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Title: Empirical and human response studies of personalized ventilation combined with underfloor air distribution system
Authors: LI RUIXIN
Keywords: Personalized ventilation, Under-floor air distribution, Human response, Thermal comfort, Inhaled air quality, Energy efficiency
Issue Date: 27-Apr-2010
Citation: LI RUIXIN (2010-04-27). Empirical and human response studies of personalized ventilation combined with underfloor air distribution system. ScholarBank@NUS Repository.
Abstract: This doctoral research is aimed at exploring the use of Personalized Ventilation (PV) system in conjunction with an Under Floor Air Distribution (UFAD) system (PV-UFAD) with focus on improvement of occupants? thermal comfort and inhaled air quality in an energy efficient manner. The problem of ?cold feet? and ?warm head? in conventional UFAD systems employed for cooling applications are well documented in the literature. In the present study, it is hypothesized that PV air will reduce the uncomfortable sensation of ?warm head? by providing fresh air at the facial level while the UFAD system operates with a warmer supply air temperature, thereby addressing the ?cold feet? issue. The experimental conditions for the overall research project, including the physical and human response measurements involved different combinations of UFAD supply air temperature (22 ?C and 18 ?C) and PV supply air temperature (22 ?C and 26 ?C) as well as three experiments at reference conditions without PV, i.e. UFAD with supply air temperature at 22 ?C and 18 ?C as well as ceiling supply mixing ventilation (CSMV) air diffuser. The PV air flow rate was tested with 10 L/s and 5 L/s which result in 0.7 m/s and 0.3 m/s facial velocity respectively. Objective measurements and subjective assessments were employed in this research to investigate the thermal and IAQ performance of UFAD-PV and to assess the acceptability of the UFAD-PV system by tropically acclimatized subjects. A breathing thermal manikin was employed for the objective measurements. Temperature and velocity parameters were measured as well. Subjective responses were collected by means of a questionnaire survey. The results of the manikin measurements reveal that the warmer UFAD supply air temperature can result in a warmer thermal environment in the lower space of the occupied zone. Subjective responses also showed that the warmer thermal environment created by the warmer UFAD supply air temperature has a positive effect on the thermal sensation and acceptance of air movement at feet level. The performance characteristics of combining PV with UFAD revealed that the use of PV provides cooler thermal sensation at face and improves the whole body thermal comfort and the acceptability of air movement in comparison with use of the UFAD or CSMV alone. By granting the occupants opportunity to choose the PV flow rate, more occupants could make themselves comfortable with the air movement. The measured inhaled air quality and perceived inhaled air quality were also improved by elevated PV air flow rate. Furthermore, the potential to save energy using the PV-UFAD system is explored by comparing with the conventional mixing ventilation system. Heat removal abilities were found 20% ~40% improved by using UFAD-PV system when compared with that of CSMV system. Moreover, by incorporating the heat-pipe unit into the PV Air Handling Unit (AHU) the energy savings from pre-cooling and reheating was up to 35.6% of total energy consumption of the cooling the outdoor air when compared with a conventional system. The most demanding conditions for the PV supply air temperatures could be achieved by using less reheat energy when the heat pipe was involved. In view of increased acceptability of perceived air quality and low risk of thermal discomfort combined with the enhanced benefits of PV system (such as increased personal exposure effectiveness), the present study identified that a combination of UFAD and PV consisting of a warmer UFAD supply air temperature (22 ?C), higher PV flow rate and cooler PV air temperature (10 L/s and 22 ?C) would be ideal in a hot and humid climate.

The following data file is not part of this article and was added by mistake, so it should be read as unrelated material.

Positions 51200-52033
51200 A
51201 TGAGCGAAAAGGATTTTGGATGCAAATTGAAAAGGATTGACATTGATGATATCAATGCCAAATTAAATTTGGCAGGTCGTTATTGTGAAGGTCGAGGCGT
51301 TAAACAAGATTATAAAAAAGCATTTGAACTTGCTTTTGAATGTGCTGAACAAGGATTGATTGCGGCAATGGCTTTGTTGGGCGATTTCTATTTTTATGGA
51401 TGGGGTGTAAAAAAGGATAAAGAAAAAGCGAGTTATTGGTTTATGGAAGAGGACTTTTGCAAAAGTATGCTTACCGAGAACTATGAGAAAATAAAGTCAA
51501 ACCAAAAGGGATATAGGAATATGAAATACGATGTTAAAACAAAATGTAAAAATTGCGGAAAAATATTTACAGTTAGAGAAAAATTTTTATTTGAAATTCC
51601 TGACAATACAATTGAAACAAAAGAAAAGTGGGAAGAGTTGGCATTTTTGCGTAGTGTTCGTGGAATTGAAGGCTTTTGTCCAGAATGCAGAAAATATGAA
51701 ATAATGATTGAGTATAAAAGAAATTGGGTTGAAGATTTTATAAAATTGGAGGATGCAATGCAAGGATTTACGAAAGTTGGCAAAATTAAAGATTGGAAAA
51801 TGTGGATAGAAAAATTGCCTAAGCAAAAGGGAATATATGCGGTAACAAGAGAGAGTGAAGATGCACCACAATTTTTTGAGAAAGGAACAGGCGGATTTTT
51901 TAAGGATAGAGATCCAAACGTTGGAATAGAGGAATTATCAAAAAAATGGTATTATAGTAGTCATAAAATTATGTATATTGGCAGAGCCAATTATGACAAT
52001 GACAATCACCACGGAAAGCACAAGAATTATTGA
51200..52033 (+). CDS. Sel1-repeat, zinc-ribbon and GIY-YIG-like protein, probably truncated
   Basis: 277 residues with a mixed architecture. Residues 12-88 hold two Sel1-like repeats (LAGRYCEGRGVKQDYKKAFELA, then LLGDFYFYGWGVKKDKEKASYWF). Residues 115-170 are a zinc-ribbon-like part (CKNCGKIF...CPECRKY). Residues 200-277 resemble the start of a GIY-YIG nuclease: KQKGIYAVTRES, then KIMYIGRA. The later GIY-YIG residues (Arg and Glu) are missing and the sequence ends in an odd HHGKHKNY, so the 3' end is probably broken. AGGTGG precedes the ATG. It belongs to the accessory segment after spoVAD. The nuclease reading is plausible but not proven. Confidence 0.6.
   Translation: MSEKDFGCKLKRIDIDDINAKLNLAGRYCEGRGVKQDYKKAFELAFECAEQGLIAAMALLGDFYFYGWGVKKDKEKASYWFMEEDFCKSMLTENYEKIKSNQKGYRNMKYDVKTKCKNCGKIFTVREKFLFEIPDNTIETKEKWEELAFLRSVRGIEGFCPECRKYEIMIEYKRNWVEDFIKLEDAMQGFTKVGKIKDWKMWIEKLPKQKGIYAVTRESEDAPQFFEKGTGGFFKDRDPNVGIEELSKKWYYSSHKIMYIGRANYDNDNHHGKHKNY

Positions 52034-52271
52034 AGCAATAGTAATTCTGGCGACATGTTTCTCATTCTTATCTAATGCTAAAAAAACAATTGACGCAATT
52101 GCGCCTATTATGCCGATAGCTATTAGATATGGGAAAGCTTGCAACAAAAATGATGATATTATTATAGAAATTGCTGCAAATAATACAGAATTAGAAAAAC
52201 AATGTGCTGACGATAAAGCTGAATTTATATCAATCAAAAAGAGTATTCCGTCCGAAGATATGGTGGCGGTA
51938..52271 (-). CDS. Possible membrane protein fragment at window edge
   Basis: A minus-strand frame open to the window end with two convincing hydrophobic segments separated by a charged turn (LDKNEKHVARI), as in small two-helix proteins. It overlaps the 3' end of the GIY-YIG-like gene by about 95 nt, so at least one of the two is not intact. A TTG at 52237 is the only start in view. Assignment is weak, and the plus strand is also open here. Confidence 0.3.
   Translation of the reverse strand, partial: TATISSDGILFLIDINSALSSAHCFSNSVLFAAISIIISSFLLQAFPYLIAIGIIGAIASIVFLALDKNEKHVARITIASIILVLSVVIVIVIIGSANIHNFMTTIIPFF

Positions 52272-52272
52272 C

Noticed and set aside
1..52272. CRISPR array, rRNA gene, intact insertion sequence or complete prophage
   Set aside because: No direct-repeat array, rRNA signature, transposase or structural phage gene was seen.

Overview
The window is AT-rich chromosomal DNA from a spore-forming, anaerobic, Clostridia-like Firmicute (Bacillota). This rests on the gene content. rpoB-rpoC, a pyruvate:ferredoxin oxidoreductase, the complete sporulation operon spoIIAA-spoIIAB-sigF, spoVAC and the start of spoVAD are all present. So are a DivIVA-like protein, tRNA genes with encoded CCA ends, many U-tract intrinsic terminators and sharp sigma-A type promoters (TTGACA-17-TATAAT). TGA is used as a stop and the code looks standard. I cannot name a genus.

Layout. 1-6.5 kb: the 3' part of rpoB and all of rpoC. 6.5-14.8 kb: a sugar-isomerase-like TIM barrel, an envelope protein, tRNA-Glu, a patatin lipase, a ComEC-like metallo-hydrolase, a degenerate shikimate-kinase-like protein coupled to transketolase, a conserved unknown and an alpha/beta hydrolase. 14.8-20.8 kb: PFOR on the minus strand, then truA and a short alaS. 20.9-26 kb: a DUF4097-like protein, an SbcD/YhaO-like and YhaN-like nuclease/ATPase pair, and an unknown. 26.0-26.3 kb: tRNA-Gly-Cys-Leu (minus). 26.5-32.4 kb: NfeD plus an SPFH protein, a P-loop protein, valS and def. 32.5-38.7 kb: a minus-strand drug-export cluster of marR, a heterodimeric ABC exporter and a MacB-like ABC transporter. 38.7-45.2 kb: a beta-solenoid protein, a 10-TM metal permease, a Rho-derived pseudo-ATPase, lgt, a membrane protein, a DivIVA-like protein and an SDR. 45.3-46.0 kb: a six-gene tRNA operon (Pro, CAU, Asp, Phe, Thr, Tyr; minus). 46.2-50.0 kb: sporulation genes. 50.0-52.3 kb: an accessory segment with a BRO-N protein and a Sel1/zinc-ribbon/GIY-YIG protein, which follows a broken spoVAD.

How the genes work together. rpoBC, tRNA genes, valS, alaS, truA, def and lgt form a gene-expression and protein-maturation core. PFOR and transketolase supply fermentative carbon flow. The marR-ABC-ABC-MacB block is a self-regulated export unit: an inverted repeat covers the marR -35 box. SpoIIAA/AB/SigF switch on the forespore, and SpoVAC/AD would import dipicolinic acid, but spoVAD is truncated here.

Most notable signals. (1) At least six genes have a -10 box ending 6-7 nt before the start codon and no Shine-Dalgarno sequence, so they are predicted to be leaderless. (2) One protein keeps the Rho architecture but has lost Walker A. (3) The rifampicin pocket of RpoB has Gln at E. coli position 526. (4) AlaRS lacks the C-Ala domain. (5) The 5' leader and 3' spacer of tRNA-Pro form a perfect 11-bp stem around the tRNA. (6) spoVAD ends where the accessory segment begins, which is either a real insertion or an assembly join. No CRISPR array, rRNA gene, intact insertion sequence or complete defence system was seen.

Appears in Collections:Ph.D Theses (Open)

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